Your dying was a difficult enterprise.
First, petty things took up your energies,
The small but clustering duties of the sick,
As irritant as the cough’s dry rhetoric.
Those hours of waiting for pills, shot, X-ray
Or test (while you read novels two a day)
Already with a kind of clumsy stealth
Distanced you from the habits of your health.
In hope still, courteous still, but tired and thin,
You tried to stay the man that you had been,
Treating each symptom as a mere mishap
Without import. But then the spinal tap.
It brought a hard headache, and when night came
I heard you wake up from the same bad dream
Every half-hour with the same short cry
Of mild outrage, before immediately
Slipping into the nightmare once again
Empty of content but the drip of pain.
No respite followed: though the nightmare ceased,
Your cough grew thick and rich, its strength increased.
Four nights, and on the fifth we drove you down
To the Emergency Room. That frown, that frown:
I’d never seen such rage in you before
As when they wheeled you through the swinging door.
For you knew, rightly, they conveyed you from
Those normal pleasures of the sun’s kingdom
The hedonistic body basks within
And takes for granted – summer on the skin,
Sleep without break, the moderate taste of tea
In a dry mouth. You had gone on from me
As if your body sought out martyrdom
In the far Canada of a hospital room.
Once there, you entered fully the distress
And long pale rigors of the wilderness.
A gust of morphine hid you. Back in sight
You breathed through a segmented tube, fat, white,
Jammed down your throat so that you could not speak.
How thin the distance made you. In your cheek
One day, appeared the true shape of your bone
No longer padded. Still your mind, alone,
Explored this emptying intermediate
State for what holds and rests were hidden in it.
You wrote us messages on a pad, amused
At one time that you had your nurse confused
Who, seeing you reconciled after four years
With your grey father, both of you in tears,
Asked if this was at last your ‘special friend’
(The one you waited for until the end).
‘She sings,’ you wrote, ‘a Philippine folk-song
To wake me in the morning … It is long,
And very pretty.’ Grabbing at detail
To furnish this bare ledge toured by the gale,
On which you lay, bed restful as a knife,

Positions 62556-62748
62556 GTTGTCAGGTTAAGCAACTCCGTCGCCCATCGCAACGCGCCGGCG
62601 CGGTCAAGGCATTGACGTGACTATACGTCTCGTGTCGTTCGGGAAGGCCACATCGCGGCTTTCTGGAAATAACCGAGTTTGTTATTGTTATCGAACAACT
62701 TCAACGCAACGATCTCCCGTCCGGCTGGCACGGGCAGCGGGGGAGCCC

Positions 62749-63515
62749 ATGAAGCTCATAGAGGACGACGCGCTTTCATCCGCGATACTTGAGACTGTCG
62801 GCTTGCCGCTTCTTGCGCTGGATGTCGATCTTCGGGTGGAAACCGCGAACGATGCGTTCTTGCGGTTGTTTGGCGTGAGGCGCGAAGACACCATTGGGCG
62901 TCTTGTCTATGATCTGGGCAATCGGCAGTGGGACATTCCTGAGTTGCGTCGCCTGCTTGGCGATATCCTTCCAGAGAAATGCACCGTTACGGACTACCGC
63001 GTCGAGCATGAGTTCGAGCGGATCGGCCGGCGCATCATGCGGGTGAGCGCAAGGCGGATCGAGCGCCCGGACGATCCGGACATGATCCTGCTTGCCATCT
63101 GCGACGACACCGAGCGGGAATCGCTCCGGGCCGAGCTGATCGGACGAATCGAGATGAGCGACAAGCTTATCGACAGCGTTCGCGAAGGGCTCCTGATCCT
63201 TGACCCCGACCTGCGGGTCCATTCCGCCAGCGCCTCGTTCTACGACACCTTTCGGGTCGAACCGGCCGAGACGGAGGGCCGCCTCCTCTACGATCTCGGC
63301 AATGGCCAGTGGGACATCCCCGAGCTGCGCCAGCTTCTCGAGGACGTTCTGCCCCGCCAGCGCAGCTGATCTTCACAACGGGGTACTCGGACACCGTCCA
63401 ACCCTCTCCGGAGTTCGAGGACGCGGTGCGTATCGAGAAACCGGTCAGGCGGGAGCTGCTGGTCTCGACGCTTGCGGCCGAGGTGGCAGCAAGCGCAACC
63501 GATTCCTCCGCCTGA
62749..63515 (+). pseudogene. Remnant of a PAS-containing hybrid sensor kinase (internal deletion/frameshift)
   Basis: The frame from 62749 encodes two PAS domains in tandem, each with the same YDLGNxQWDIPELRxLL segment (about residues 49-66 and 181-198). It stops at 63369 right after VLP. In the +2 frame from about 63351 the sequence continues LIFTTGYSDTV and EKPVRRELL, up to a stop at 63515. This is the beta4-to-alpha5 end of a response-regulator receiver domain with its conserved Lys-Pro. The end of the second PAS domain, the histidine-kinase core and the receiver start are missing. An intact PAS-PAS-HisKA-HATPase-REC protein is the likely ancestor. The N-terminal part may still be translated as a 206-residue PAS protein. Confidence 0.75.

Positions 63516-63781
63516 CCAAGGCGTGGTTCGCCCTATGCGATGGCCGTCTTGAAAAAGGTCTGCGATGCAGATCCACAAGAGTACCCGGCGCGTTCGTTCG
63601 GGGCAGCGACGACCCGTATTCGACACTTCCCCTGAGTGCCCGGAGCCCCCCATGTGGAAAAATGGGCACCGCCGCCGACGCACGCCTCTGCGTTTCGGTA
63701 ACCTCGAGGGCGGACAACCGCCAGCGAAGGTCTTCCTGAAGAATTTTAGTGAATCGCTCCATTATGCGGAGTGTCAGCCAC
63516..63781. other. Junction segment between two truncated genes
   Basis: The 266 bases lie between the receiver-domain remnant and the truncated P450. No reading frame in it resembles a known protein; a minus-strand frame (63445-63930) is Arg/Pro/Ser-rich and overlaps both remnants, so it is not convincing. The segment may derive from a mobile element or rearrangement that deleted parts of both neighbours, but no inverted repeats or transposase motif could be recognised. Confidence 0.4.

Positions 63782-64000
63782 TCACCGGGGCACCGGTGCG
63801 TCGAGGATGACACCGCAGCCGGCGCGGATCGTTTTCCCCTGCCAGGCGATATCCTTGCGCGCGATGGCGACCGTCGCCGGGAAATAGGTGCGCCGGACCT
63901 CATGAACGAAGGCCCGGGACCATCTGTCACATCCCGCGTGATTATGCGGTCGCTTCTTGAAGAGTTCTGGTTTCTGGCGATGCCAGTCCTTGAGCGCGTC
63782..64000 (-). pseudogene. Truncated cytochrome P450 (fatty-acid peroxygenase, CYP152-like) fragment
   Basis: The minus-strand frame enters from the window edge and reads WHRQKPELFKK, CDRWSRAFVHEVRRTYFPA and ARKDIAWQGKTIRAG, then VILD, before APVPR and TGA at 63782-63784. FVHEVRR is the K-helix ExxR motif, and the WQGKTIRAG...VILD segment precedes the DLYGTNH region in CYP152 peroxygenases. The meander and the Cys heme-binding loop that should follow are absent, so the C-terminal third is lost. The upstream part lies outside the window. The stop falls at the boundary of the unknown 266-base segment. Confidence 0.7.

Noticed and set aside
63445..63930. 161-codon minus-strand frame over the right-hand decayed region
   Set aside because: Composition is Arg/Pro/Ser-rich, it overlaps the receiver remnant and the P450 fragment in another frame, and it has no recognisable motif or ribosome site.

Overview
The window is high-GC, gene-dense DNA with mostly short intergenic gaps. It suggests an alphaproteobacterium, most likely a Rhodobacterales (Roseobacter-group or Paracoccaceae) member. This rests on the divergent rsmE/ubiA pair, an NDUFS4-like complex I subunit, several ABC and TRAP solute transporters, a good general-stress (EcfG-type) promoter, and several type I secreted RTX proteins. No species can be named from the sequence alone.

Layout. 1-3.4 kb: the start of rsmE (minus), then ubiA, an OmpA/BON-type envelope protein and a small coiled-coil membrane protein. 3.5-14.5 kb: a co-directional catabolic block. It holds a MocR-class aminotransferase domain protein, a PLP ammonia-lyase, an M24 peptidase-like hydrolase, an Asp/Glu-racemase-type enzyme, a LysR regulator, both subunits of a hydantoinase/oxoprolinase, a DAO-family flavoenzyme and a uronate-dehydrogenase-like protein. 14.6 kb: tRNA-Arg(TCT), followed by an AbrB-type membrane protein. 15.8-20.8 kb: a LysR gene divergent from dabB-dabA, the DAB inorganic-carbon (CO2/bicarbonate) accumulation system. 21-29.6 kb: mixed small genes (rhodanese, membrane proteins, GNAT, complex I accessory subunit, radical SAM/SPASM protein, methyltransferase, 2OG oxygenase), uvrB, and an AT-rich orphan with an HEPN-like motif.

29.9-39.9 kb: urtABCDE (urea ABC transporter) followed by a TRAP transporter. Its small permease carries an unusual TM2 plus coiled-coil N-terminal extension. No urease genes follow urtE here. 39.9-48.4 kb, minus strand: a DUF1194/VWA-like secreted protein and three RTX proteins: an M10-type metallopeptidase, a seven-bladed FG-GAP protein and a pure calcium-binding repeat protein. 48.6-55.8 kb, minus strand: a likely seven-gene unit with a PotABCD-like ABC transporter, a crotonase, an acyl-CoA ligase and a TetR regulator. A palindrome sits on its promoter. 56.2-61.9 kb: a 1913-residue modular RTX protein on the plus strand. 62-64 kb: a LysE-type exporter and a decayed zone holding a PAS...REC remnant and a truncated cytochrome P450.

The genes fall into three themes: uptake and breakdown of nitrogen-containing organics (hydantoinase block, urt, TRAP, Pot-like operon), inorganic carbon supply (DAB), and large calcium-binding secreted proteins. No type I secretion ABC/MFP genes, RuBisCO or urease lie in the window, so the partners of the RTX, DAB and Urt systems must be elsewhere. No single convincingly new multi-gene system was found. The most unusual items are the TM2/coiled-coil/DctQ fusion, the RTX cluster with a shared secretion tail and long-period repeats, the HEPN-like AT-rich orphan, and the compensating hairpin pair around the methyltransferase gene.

You tried, tried hard, to make of it a life
Thick with the complicating circumstance
Your thoughts might fasten on. It had been chance
Always till now that had filled up the moment
With live specifics your hilarious comment
Discovered as it went along; and fed,
Laconic, quick, wherever it was led.
You improvised upon your own delight.
I can remember when one summer night
We talked between our sleeping-bags, below
A molten field of stars five years ago:
I was so tickled by your mind’s light touch
I couldn’t sleep, you made me laugh too much,
Though I was tired and begged you to leave off.
Now you were tired, and yet not tired enough
– Still hungry for the great world you were losing
Steadily in no season of your choosing –
And when at last the whole death was assured,
Drugs having failed, and when you had endured
Two weeks of an abominable constraint,
You faced it equably, without complaint,
Unwhimpering, but not at peace with it.
You’d lived as if your time was infinite:
You were not ready and not reconciled,
Feeling as incompleted as a child
Till you had shown the world what you could do
In some ambitious role to be worked through,
A role your need for it had half-defined,
But never wholly, even in your mind.
You lacked the necessary ruthlessness,
The soaring meanness that pinpoints success.
We loved that lack of self-love, and your smile,
Rueful, at your own silliness.
Your lungs collapsed, and the machine, unstrained,
Did all your breathing now. Nothing remained
But death by drowning on an inland sea
Of your own fluids, which it seemed could be
Kindly forestalled by drugs. Both could and would:
Nothing was said, everything understood,
At least by us. Your own concerns were not
Long-term, precisely, when they gave the shot
– You made local arrangements to the bed
And pulled a pillow round beside your head.
And so you slept, and died, your skin gone grey,
Achieving your completeness, in a way.
Outdoors next day, I was dizzy from a sense
Of being ejected with some violence
From vigil in a white and distant spot
Where I was numb, into this garden plot
Too warm, too close, and not enough like pain.
I was delivered into time again
– The variations that I live among
Where your long body too used to belong
And where the still bush is minutely active.
You never thought your body was attractive,
Though others did, and yet you trusted it
And must have loved its fickleness a bit
Since it was yours and gave you what it could,
Till near the end it let you down for good,
Its blood hospitable to those guests who
Took over by betraying it into
The greatest of its inconsistencies
This difficult, tedious, painful enterprise.
for Allan Noseworthy,
died 21 June 1984